Car Battery Maintenance for the Winter

If you are from an area that drops below 32°F (0°C) during the winter months, this might sound familiar... You go to start your car but nothing happens. The cold can have a devastating effect on our car batteries, so make sure your car battery is ready by following these car battery winter maintenance tips.


Does the Cold weather affect Car batteries?

The cold weather can kill your battery. Most vehicles are started by a 12-volt battery that turns the engine. While the car is running, the alternator recharges the battery so it can start your car the next time. But car batteries lose power when temperatures drop below 32°F (0°C), and some can even lose half their power when the temperature drops below 0°F (-18°C).


Prevent the cold weather from damaging your car battery

Test Your Car Battery

If you are unsure about your car battery's health, it's important to get a maintenance check on your vehicle, especially before the cold weather comes. You can test your car battery to ensure it’s in proper working order at home or in a shop by a professional. Flooded lead-acid batteries, which are the most common batteries used in cars, can be measured accurately for specific gravity and battery voltage with these devices:

  • A hydrometer is required to measure specific gravity.
  • A digital DC voltmeter will measure voltage. (Your voltmeter should read 12.4 V or higher.)

Many repair shops, battery retailers, and auto parts dealers will also test your batteries for free if you bring in your car with a concern. It's important to ALWAYS consult the Safety First manual or follow your car battery manufacturer's safety and testing procedures.


Check Your Battery Connections

They should be in good shape, secured tightly to the hold-down bar, and clean. While wearing personal protective equipment, you can remove corrosion with a stiff wire brush. Again, see Safety First for step-by-step instructions and safety tips for car battery maintenance.


Car Battery Tips for The Winter Months

During short drives, the alternator may not be able to charge the battery fully, and partially discharged batteries are more prone to freezing or not having enough power to start a car the next time you turn the key. An easy thing you can do to protect your battery is to turn off interior lights and unplug accessories when not driving. Nothing drains a car battery faster than an interior light that is left on for an extended period of time during the winter.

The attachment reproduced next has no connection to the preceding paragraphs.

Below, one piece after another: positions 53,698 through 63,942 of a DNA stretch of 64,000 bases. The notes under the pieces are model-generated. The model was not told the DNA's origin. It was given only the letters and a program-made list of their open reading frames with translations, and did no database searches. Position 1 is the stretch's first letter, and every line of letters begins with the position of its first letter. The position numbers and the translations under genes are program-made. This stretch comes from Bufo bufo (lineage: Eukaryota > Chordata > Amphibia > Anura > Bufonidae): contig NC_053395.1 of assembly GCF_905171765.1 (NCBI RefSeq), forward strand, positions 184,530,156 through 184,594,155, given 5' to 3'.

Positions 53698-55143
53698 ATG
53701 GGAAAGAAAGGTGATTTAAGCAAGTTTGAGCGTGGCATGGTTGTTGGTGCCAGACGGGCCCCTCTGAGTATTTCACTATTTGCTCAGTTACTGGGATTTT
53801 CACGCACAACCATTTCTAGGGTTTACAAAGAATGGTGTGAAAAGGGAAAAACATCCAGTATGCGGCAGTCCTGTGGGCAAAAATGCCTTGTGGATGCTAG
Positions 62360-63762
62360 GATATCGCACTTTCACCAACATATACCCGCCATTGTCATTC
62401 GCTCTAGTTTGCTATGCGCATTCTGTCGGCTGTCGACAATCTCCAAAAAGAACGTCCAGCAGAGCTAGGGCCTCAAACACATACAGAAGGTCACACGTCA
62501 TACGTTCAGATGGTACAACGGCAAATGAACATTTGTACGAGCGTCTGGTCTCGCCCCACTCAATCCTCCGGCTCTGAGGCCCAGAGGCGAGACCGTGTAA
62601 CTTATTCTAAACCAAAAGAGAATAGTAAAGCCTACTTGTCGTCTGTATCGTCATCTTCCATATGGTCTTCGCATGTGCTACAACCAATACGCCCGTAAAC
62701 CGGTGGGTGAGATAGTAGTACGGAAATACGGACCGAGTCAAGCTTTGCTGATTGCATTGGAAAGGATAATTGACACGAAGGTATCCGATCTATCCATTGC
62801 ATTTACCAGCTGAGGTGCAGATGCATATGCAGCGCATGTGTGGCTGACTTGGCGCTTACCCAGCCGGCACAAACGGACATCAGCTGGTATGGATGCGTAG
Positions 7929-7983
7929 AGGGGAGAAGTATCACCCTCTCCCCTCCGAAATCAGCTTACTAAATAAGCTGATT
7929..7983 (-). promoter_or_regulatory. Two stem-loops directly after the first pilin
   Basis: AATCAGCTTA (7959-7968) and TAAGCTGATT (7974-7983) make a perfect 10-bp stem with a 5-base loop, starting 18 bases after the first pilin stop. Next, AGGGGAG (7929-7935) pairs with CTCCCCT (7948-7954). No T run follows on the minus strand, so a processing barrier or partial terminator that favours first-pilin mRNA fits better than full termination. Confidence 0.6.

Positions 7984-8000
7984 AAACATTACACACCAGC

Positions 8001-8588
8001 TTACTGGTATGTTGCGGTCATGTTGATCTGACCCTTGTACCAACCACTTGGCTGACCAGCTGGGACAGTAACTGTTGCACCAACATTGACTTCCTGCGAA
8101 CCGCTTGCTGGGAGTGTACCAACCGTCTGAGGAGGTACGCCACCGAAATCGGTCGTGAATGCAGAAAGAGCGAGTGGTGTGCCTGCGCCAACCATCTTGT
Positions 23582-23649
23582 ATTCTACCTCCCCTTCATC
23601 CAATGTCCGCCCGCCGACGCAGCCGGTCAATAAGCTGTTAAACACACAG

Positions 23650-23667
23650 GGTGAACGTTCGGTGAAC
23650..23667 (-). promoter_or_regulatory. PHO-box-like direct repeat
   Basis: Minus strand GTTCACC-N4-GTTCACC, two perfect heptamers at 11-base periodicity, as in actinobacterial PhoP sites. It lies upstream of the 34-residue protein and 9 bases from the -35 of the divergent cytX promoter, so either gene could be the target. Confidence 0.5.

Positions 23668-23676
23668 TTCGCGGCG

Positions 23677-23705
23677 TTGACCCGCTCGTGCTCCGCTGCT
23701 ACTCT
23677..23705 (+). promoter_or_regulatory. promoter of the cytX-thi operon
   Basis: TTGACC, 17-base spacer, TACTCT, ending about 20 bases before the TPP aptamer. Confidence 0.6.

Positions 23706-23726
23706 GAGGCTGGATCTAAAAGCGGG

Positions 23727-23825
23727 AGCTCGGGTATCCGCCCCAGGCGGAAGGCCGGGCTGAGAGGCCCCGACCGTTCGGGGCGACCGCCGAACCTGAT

How to store your car for the winter

If you store your car in during the winter months—or if you just don't drive once the snow falls—be sure to use a trickle charger to keep it charged. Fully charged batteries can tolerate a greater temperature range than partially discharge batteries. Generally, fully charged lead-acid batteries will not freeze until they reach a very low temperature. However, the freezing temperature for partially discharged batteries is much higher.



One of the most important factors to consider is a car battery’s Cold Cranking Amps (CCA). CCA is a measure of how many amps a battery can deliver for 30 seconds at 0°F, while not dropping below 7.2 V. Replacing the battery in your vehicle with the same or higher CCA rating as the original battery is critical for reliable performance.

All Crown Battery automotive starter batteries are at least 500 CCA, to ensure optimal performance during the winter. Click here to find out where you can get a replacement car battery.

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